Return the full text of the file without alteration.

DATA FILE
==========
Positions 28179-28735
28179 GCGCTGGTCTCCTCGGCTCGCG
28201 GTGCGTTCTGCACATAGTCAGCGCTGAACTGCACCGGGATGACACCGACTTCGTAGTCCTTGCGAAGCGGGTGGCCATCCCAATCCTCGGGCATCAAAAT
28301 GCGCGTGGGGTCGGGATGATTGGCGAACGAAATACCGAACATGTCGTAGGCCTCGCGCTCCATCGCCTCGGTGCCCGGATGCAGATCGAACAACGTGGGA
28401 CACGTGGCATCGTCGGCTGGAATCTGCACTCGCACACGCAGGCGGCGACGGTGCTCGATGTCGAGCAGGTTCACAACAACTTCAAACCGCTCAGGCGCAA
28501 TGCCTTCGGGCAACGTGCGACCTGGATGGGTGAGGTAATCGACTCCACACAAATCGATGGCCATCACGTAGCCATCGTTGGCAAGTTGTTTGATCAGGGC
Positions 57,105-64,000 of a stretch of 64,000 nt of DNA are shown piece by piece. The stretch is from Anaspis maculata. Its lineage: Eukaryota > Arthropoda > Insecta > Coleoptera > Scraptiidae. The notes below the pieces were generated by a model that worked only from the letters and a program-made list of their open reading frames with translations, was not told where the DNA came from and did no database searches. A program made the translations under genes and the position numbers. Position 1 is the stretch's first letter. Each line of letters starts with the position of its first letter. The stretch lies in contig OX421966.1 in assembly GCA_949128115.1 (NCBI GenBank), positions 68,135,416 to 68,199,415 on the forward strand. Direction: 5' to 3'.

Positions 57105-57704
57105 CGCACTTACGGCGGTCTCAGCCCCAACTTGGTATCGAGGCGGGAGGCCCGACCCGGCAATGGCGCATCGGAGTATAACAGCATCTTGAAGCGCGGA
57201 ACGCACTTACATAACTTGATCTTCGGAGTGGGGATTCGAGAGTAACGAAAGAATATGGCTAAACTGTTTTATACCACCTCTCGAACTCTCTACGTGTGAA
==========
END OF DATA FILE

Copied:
Positions 28179-28735
28179 GCGCTGGTCTCCTCGGCTCGCG
28201 GTGCGTTCTGCACATAGTCAGCGCTGAACTGCACCGGGATGACACCGACTTCGTAGTCCTTGCGAAGCGGGTGGCCATCCCAATCCTCGGGCATCAAAAT
28301 GCGCGTGGGGTCGGGATGATTGGCGAACGAAATACCGAACATGTCGTAGGCCTCGCGCTCCATCGCCTCGGTGCCCGGATGCAGATCGAACAACGTGGGA
28401 CACGTGGCATCGTCGGCTGGAATCTGCACTCGCACACGCAGGCGGCGACGGTGCTCGATGTCGAGCAGGTTCACAACAACTTCAAACCGCTCAGGCGCAA
28501 TGCCTTCGGGCAACGTGCGACCTGGATGGGTGAGGTAATCGACTCCACACAAATCGATGGCCATCACGTAGCCATCGTTGGCAAGTTGTTTGATCAGGGC
Positions 57,105-64,000 of a stretch of 64,000 nt of DNA are shown piece by piece. The stretch is from Anaspis maculata. Its lineage: Eukaryota > Arthropoda > Insecta > Coleoptera > Scraptiidae. The notes below the pieces were generated by a model that worked only from the letters and a program-made list of their open reading frames with translations, was not told where the DNA came from and did no database searches. A program made the translations under genes and the position numbers. Position 1 is the stretch's first letter. Each line of letters starts with the position of its first letter. The stretch lies in contig OX421966.1 in assembly GCA_949128115.1 (NCBI GenBank), positions 68,135,416 to 68,199,415 on the forward strand. Direction: 5' to 3'.

Positions 57105-57704
57105 CGCACTTACGGCGGTCTCAGCCCCAACTTGGTATCGAGGCGGGAGGCCCGACCCGGCAATGGCGCATCGGAGTATAACAGCATCTTGAAGCGCGGA
57201 ACGCACTTACATAACTTGATCTTCGGAGTGGGGATTCGAGAGTAACGAAAGAATATGGCTAAACTGTTTTATACCACCTCTCGAACTCTCTACGTGTGAA